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Gesammelte Schriften


The twelve volumes of the Gesammelte Schriften constitute the first publication of Freud's complete (or almost complete) works in his native language. They were published by the Internationaler Psychoanalytischer Verlag.

This edition was undoubtedly planned when Freud was ill with cancer in 1923, and it was originally limited to ten volumes. Volumes 4, 5, 7, 8, and 10 appeared in 1924, volumes 1, 2, 3, 6, and 9 in the following year. Since Freud remained productive despite his illness, an eleventh volume containing his writings from the interim was published in 1928, and in 1934 a final volume appeared that brought together "the writings of 1928-33" and various additions to Volumes 1-11. Anna Freud and Adolf Josef Storfer served as editors for Volumes 1-11 and Otto Rank as their co-editor on Volumes 4, 5, 7, 8, and 10. Anna Freud and Robert Waelder made the selection and provided editorial commentary for Volume 12. As indicated on the endpapers, all volumes were "prepared with the collaboration of the author," and in correspondence Freud several times referred to the Gesammelte Schriften as the "complete edition" of his works.

This was not a critical edition, however. The somewhat random composition of Volumes 11 and 12 was the result, to be sure, of their belated conception. Volumes 1-10, envisioned as a whole, were organized by theme. Scholarly apparatus and commentary were minimal. There was no introductory statement of the principles governing the editors' choices and aims, nor was any bibliography or index provided. The only editorial decision of any moment concerned The Interpretation of Dreams, the first edition of which magnum opus, Freud's dream-book in its initial form, was offered as the second volume of the Gesammelte Schriften, while Volume 3 assembled the many and often voluminous additions that Freud made to the book in its subsequent editions. It was Freud himself who proposed this original way of presenting his great work.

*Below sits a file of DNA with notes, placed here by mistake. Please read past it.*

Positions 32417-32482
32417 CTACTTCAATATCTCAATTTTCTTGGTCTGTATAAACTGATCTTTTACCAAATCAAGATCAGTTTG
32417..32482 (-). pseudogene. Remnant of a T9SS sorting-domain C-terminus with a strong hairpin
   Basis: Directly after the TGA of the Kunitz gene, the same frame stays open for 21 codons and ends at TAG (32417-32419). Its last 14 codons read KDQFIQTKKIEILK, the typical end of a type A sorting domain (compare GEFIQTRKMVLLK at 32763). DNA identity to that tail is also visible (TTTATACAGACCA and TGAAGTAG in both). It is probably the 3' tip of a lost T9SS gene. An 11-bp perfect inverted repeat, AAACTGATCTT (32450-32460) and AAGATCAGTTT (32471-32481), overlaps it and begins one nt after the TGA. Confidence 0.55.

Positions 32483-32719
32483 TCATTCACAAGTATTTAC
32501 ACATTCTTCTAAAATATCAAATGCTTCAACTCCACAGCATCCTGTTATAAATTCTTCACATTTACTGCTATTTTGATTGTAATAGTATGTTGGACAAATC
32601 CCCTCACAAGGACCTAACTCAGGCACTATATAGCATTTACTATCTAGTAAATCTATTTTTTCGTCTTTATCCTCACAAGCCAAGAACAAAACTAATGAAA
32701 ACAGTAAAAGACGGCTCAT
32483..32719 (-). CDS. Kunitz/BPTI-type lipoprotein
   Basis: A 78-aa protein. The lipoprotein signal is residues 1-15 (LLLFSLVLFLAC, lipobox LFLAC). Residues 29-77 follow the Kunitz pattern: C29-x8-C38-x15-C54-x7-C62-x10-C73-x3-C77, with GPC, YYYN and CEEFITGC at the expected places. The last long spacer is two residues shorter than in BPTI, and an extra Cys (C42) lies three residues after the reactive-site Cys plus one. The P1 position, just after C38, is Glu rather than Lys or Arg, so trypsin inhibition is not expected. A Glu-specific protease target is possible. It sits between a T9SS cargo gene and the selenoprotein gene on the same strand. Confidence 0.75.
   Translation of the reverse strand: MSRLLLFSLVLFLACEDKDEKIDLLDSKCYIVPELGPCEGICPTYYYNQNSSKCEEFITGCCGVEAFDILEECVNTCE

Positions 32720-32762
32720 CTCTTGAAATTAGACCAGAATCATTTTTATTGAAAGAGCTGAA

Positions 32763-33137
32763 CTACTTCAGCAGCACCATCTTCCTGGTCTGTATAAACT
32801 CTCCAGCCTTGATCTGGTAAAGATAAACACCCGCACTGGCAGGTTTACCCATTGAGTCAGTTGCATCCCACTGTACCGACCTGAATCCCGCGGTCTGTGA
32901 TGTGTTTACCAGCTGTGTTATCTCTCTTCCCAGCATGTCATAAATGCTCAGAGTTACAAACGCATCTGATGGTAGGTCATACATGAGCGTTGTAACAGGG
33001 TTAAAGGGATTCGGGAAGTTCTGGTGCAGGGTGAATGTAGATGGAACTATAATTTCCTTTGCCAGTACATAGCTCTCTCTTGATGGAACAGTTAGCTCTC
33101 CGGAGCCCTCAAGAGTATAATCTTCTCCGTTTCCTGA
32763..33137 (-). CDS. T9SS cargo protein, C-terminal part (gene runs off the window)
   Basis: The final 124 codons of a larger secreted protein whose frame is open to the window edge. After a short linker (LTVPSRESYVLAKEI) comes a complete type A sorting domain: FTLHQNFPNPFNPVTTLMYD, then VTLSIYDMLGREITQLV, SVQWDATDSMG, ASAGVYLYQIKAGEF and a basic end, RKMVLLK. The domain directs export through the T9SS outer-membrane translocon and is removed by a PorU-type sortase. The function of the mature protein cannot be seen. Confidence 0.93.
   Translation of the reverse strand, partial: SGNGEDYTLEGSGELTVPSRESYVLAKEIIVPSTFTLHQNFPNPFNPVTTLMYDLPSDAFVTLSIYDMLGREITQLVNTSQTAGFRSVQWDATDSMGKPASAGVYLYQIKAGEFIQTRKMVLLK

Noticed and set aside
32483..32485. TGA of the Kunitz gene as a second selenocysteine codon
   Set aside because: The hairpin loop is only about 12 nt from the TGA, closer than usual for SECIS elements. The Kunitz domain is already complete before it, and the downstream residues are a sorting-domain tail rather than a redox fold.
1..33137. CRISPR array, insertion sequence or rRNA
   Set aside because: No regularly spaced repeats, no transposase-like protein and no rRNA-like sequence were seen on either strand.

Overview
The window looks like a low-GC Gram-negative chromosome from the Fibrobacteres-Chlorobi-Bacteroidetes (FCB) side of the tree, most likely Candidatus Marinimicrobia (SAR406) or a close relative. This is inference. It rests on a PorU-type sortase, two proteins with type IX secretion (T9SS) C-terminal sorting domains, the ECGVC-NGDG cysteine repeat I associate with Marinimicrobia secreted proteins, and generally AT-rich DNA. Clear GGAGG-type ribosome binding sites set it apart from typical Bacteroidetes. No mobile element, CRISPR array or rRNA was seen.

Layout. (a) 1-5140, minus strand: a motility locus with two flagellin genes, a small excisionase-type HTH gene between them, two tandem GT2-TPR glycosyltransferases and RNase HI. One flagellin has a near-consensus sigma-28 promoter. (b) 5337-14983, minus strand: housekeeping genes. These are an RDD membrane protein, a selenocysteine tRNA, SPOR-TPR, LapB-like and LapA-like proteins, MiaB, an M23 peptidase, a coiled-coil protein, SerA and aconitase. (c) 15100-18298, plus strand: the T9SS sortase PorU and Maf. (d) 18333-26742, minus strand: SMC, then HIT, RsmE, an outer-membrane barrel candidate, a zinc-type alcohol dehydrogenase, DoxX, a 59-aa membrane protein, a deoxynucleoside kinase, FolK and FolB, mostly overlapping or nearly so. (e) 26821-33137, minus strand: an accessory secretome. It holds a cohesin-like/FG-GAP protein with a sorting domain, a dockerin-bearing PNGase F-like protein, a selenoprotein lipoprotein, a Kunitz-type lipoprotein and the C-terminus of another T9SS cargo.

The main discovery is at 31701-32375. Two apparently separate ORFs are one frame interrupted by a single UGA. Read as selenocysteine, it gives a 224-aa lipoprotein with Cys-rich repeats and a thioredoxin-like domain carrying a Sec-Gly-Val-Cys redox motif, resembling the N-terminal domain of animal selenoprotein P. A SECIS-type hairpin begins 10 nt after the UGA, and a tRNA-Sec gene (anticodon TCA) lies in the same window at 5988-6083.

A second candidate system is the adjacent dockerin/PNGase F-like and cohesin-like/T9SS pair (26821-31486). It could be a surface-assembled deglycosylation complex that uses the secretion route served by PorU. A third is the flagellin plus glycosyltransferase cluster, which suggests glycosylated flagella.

Prior to the publication of the Gesammelte Schriften, Freud had for the most part published his work in the form of monographs, articles in journals or annals, or contributions to anthologies and collections. After the founding, in 1919, of his own publishing house, the Internationaler Psychoanalytischer Verlag, he generally published there. It was thus the "twelve volumes in dictionary format" (to quote the publishers' promotional matter) of the Gesammelte Schriften that gave readers their first general view of the full scope and import of Freud's work.

Ilse Grubrich-Simitis

See also: Gesammelte Werke ; "Moses of Michelangelo, The"; Studies on Hysteria


Grubrich-Simitis, Ilse. (1993). Back to Freud 's texts. Making silent documents speak. New Haven and London: Yale University Press.

. (2000). Metamorphosen der Traumdeutung. In Jean Starobinski, Ilse Grubrich-Simitis, and M. Solms, (Eds.) Hundert Jahre Traumdeutung von Sigmund Freud. Frankfurt am Main: Fischer Taschenbuch Verlag.

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